# Radiometric Dating Timothy G. Standish, Ph. D..

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Radiometric Dating Timothy G. Standish, Ph. D.

Dating Fossils Two methods:
Relative dating - When a previously unknown fossil is found in strata with other fossils of “known age,” the age of the newly discovered fossil can be inferred from the “known age” of the fossils it is associated with. Relative dating is done in terms of the relative appearance of organisms in the fossil record. (“Archaeopteryx appears after Latimeria, but before Australopithecus.”) Absolute dating - Involves assigning dates in terms of years to fossils. This most frequently involves radiometric dating techniques. (“This Archaeopteryx fossil is 150 million years old.”)

Radiometric Dating Assumptions: Constant isotope decay rates over time
Initial isotope concentrations can be known Isotope decay is the only factor that alters relative concentrations of isotopes and their breakdown products Ensuring that each of these assumptions is met can be very difficult if not impossible

Radio Isotope Dating To be the same, elements must have the same number of protons Isotopes are elements with the same number of protons, but different numbers of neutrons e.g. uranium 235 (235U) and 238U each have 92 protons, but 143 and 146 neutrons respectively Some isotopes are more stable than others Unstable isotopes tend to decay over time to more stable forms In this decay process, a proton may be gained or lost changing the element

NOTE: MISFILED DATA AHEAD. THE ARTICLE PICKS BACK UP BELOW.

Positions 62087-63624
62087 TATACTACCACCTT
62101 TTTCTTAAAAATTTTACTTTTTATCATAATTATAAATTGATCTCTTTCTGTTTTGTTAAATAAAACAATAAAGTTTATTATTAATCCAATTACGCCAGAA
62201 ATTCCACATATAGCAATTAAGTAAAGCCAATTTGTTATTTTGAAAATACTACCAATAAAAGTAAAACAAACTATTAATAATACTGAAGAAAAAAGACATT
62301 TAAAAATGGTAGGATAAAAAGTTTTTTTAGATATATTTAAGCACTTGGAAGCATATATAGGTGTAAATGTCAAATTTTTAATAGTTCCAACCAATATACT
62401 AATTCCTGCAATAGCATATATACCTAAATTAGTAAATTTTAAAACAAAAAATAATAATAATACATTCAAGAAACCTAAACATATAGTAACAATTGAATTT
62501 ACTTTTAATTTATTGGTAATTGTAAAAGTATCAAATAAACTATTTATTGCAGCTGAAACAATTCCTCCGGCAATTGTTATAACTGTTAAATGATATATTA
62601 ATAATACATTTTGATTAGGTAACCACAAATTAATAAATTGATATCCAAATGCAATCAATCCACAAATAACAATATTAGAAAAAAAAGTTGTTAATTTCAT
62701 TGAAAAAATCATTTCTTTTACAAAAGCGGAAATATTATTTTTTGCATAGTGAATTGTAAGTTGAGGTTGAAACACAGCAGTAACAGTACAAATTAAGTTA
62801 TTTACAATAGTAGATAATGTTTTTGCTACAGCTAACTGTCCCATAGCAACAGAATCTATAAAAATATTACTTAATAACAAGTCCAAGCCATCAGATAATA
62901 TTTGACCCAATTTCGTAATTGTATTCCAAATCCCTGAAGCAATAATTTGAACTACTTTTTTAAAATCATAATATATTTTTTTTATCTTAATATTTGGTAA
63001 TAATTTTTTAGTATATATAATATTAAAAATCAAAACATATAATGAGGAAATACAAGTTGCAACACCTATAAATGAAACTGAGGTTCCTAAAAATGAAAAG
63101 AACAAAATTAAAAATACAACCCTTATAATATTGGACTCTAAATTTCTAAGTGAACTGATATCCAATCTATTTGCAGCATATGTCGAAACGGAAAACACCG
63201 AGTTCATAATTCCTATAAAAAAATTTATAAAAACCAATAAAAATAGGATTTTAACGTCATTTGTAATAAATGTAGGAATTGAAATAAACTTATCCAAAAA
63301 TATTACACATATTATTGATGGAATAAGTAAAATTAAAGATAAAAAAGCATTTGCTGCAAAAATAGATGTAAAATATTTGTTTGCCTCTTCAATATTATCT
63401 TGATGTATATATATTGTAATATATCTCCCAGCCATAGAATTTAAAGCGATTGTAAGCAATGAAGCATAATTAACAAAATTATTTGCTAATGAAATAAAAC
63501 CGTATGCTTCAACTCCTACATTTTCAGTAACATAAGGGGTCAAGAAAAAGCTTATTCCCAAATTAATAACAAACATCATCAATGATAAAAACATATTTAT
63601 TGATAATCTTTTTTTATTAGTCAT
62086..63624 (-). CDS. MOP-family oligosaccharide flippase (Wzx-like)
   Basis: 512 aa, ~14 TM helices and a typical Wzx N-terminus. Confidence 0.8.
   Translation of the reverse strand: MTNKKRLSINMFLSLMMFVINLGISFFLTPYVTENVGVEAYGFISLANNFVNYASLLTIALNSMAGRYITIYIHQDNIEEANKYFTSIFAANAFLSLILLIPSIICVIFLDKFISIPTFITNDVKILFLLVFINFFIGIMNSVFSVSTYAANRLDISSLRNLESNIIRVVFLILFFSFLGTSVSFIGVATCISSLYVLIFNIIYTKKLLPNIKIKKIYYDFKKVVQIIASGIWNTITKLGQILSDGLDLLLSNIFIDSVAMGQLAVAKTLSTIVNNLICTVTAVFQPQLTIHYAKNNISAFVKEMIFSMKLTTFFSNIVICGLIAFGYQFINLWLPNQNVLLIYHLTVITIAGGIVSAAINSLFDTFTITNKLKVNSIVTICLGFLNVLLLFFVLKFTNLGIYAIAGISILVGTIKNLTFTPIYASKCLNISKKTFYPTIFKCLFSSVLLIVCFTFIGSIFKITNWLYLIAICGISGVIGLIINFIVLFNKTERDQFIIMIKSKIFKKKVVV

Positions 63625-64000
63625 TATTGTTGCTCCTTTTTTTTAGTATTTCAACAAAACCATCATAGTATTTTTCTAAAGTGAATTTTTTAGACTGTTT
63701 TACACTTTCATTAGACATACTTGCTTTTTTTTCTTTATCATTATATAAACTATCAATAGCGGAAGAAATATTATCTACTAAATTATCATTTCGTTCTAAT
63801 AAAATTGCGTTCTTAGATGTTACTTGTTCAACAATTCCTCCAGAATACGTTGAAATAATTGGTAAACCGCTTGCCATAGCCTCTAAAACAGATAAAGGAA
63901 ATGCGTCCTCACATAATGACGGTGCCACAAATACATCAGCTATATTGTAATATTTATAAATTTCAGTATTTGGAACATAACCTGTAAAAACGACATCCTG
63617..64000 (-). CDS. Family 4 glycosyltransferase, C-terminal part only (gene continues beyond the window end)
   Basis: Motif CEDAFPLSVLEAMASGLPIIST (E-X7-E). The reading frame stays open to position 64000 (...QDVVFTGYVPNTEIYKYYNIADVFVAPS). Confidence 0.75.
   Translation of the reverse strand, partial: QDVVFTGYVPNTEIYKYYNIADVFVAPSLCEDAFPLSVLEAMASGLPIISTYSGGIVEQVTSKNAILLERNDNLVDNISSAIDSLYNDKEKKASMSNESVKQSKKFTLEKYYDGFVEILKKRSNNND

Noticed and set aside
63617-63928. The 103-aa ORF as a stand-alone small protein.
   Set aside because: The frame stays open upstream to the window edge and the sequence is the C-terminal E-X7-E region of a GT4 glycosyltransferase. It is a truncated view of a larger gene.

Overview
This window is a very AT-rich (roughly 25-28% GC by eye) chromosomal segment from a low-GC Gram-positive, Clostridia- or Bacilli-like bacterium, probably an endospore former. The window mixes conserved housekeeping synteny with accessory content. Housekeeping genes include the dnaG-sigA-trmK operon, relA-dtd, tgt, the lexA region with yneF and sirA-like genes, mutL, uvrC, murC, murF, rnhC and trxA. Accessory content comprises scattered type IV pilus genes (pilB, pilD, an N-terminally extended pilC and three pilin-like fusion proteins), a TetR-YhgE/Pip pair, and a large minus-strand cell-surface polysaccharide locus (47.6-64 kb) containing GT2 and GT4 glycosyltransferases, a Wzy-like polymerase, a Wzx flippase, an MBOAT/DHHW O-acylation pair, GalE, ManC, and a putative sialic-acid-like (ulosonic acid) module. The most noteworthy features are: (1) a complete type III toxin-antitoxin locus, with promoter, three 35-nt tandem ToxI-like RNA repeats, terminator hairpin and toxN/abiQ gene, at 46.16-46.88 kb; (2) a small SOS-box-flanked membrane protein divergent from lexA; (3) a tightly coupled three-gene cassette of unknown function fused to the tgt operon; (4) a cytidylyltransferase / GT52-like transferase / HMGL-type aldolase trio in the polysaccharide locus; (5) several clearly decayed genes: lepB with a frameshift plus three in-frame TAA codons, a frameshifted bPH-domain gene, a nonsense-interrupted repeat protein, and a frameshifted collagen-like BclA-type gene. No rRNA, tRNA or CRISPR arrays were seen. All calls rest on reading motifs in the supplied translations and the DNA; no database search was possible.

Radio Isotope Dating If you can know the amount of an unstable isotope that was in a sample And you know the rate at which that isotope decays And the rate of decay has not changed over time And you can measure the amount of that isotope presently in the sample You can figure out how old the sample is

Half-lives The half-life of an isotope is the time it takes for half of the isotope in a sample to decay For example, if the half-life of 14C is 5,600 years and a sample today has 1,000 14C atoms, after 5,600 years C atoms will remain Proportion of isotope left 1/4 1/8 1/16 1 1/2 3 4 5 2 Half-lives 1

Carbon-14 Carbon-14 (14C) a rare isotope of carbon, that has 6 protons and 8 neutrons 14C decays to 14N at a constant rate Every 5,600 years half the 14C in a sample will emit a beta particle (electron) and decay to 14N Thus 5,600 years is called the half life of 14C Because of 14C’s short half life, it is not useful for dating million year old fossils, it is only accurate to about 50,000 years

Half-lives 256 14C atoms at time 0

Half-lives 128 14C and 128 14N atoms after 5,600 years or 1 half-life

Half-lives 64 14C and 192 14N atoms after 11,200 years or 2 half-lives

Half-lives 32 14C and 224 14N atoms after 16,800 years or 3 half-lives

Half-lives 16 14C and 240 14N atoms after 22,400 years or 4 half-lives

Half-lives 8 14C and 248 14N atoms after 28,000 years or 5 half-lives

Half-lives 4 14C and 252 14N atoms after 33,600 years or 6 half-lives

Half-lives 2 14C and 254 14N atoms after 39,200 years or 7 half-lives

Carbon-14 14C is used to date organic samples like wood, hair, shells (CaCO3) and other plant and animal products Atmospheric 14C is incorporated into organic molecules by plants during photosynthesis Animals that eat the plants get 14C from the plants they eat The current ratio of 14C to 12C in the atmosphere is immeasurably small

Carbon-14 With a relatively short half life and an earth billions of years old, all C14 should be gone This would be true if not for production of new 14C in the atmosphere as a result of interactions between the upper atmosphere and neutrons in cosmic radiation The atmospheric ratio of 14C to 12C represents an equilibrium between production and decay of 14C

Somewhere Between 9,000 and 15,000 m